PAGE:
I'm sad because my cousin is in an abusive relationship and her fiance won't let her communicate with or see me. This came up because I asked my sister if she invited her to the shower and my sister said she didn't even bother because she had blown me off for mine. My cousin's fiance is an idiot and he doesn't like our branch of the family because, in his words, "he doesn't enjoy our company." What does that even mean? He doesn't like us because he thinks we're rich and that intimidates him, plus abusers always like to separate their victims from their loved ones in order to control them. He doesn't like me because he is a racist and I called him out on it, as I am wont to do, and because I started messing with him and telling him his German last name sounded Jewish. He was deeply offended by that suggestion.

Adding insult to injury, I can't go anywhere because there is a nail in my tire, making it flat and the new tire hasn't come in to Costco yet, so my husband doesn't want me to drive it lest I get stuck somewhere in my delicate condition. And really, where do I have to go anyway?

I had wanted to go to Target. Actually I did go to Target anyway, but don't tell him. It's close so my plan was to take a cab if the tire went that flat, but it didn't. Turns out they didn't have what I needed so I ended up coming home and doing a bunch of shopping online. It was for all the practical baby gear I didn't get for my shower because people are obsessed with getting baby girls these headbands with fake flowers the diameter of coffee mugs glued to them. One day the babies of this generation are going to look back on the pictures from their infancies and wonder why in hell their mothers stuck gigantic flowers on their tiny heads. I will not be one of those mothers. My baby will not have a life sized sunflower above one ear. Not happening. She does however, now have this pumpkin hat. One day she will probably groan about the pumpkin hat and I will say "At least, my dear, I did not put one of those gigantic flowers on your head."  Now the question is what to do with all the enormous flower headbands I got for my shower. Suggestions? Maybe I'll sell them at the baby consignment shop. I have enough to make a small fortune on them.

I've become increasingly frustrated with my contractors and I've determined that contractors are by nature just a royal pain in the ass. We failed our plumbing inspection today because Mr. I-Hate-Illegals-Plumber didn't read the instructions and caulked in our tub instead of cementing it in with mortar as our city (stupidly I admit) requires. So now the tub has to be ripped out and re-installed. Just a waste of very precious time and it pissed me off.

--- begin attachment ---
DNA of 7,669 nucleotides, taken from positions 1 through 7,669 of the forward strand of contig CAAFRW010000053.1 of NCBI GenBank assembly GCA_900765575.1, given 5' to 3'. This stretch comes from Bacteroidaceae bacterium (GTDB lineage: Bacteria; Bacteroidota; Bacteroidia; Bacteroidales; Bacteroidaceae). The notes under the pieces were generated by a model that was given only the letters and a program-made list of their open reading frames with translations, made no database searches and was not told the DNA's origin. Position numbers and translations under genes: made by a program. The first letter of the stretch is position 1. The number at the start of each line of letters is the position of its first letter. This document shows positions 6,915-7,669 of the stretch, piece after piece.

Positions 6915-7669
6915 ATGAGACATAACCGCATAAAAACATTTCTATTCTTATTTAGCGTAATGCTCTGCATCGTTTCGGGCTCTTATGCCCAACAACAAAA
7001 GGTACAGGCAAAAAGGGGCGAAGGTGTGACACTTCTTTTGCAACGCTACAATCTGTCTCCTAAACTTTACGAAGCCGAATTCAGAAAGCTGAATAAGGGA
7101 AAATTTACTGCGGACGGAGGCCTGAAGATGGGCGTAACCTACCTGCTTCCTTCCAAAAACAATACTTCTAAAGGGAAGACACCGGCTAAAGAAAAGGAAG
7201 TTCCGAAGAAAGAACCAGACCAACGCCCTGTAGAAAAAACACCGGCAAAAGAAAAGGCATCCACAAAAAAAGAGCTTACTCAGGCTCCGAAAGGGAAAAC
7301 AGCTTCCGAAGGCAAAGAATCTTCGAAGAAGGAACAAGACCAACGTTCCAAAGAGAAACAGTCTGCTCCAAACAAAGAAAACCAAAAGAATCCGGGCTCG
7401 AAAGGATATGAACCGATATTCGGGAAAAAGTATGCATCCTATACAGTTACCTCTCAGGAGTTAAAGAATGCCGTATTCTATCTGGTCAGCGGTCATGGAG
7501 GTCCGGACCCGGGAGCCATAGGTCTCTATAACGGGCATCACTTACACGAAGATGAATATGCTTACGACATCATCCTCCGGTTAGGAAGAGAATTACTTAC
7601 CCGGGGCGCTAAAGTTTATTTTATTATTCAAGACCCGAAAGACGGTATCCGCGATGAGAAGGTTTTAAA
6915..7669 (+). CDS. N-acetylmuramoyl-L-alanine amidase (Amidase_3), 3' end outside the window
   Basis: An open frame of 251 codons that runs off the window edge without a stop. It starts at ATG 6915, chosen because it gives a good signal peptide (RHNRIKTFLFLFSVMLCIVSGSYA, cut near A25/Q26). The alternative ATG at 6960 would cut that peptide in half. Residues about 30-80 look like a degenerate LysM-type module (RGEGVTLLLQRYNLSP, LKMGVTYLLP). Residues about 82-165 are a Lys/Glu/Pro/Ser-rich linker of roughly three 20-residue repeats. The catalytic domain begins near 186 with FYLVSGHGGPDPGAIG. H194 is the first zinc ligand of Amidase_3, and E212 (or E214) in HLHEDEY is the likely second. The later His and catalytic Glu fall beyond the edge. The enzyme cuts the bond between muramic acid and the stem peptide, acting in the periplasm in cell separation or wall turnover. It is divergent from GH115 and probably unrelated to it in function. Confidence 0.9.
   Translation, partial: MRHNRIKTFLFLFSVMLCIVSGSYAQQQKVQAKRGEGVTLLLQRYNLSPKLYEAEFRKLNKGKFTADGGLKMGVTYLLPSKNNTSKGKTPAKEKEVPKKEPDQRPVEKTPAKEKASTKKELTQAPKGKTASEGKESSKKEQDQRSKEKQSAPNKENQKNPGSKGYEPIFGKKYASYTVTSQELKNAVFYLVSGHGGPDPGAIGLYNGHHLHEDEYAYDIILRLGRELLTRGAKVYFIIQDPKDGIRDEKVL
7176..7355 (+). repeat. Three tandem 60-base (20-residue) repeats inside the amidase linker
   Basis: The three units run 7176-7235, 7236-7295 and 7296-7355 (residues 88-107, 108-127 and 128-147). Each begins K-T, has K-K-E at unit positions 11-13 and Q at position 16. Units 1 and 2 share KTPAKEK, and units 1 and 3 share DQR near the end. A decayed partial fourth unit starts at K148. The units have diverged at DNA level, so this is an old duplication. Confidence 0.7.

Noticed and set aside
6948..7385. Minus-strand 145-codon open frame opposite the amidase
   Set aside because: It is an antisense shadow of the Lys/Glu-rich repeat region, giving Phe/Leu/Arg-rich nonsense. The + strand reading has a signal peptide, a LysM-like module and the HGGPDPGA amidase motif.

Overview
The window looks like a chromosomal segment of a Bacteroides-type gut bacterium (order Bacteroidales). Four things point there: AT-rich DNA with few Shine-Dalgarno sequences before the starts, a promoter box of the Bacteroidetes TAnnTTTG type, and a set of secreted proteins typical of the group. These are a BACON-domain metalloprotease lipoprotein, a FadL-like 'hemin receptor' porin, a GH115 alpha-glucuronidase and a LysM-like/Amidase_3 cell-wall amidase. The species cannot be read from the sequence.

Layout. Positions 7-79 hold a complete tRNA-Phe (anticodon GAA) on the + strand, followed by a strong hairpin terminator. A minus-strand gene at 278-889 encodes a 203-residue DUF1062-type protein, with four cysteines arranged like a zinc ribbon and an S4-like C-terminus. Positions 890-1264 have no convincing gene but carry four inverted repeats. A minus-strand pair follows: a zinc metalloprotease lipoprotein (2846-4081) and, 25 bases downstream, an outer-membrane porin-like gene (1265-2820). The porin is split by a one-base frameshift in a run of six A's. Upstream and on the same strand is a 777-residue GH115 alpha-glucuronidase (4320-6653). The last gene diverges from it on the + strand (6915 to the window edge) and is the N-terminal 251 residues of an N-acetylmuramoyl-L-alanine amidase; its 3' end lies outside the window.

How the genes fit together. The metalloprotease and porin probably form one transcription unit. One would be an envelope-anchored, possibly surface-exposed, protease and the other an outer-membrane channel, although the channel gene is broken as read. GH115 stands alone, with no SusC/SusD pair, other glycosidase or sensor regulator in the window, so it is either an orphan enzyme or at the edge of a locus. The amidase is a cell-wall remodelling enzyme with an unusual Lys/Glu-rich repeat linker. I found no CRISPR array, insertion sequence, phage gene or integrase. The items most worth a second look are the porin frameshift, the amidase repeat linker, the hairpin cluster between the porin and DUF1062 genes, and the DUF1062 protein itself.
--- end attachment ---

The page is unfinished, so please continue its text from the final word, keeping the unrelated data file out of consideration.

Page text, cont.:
On Friday I went over to the house to see what Steve Buscemi and The Plumber were doing. Somehow we got into a discussion about me being Hispanic. I am not Hispanic. They thought I was. They were shocked that I couldn't speak effective Spanish to a guy who had come to give me an estimate on my flooring work, because, didn't we like, speak that at home. This made me even more offended because these two morons had been insulting what they assumed were my people!! In front of me. I had to tell them I wasn't Hispanic and they were so shocked.  

But on to other topics...

I finished reading Room and came up with a lot of discussion questions. I'll make them their own post for people who are reading or want to read it. I ended up getting through the whole thing in three sittings, so it was easier than I had originally expected. It was one of those stories that you can't decide how to feel about it immediately but it just sits with you. I'd be interested in a feminist reading of it, but then I was like, well, which kind of feminism do I mean? I can't answer that precisely, but, well there were just a lot of women's issues in the story that got me thinking. I had major grad school flashbacks - the abject and its connection with motherhood blah blah.

My parents called me earlier today. The movie is wrapped and they are on their way back from LA in the bus and bringing Sam back with them. Remember Sam their former houseboy? Yeah. He had gotten hung up with a psychotic heiress out there and let's just say, things did not work out, so now he's headed back to South Florida. I will try to get the whole convoluted story on that for you. My mother tried to explain it to me, but it involved a lot of drugs, a suspected poisoning of an elderly man, seventy million dollars, a fifteen year old mother and a fistfight at the Chateau Marmont. That's a lot to keep straight even for me.  But the movie is filmed and done and now I guess it needs to be edited and whatever else they do to make movies ready to be seen. I heard a rumor they wanted to try to get it ready for Sundance, but there's not a lot of time, so I don't know how that will work out. I want to go to Sundance! My parents went a couple years ago and it looked fun and snowy and my mom accosted Dennis Quaid at a party and took a picture with him where it looks like she's got him in a choke hold. I'm so disappointed she didn't get to meet her soul mate Sharon Osbourne while she was out there, but she did spend plenty of time with Kelly and apparently Sam was going to NA meetings with Jack. There were also Pomeranians involved. Not at the NA meetings. I mean Kelly brought dogs on set.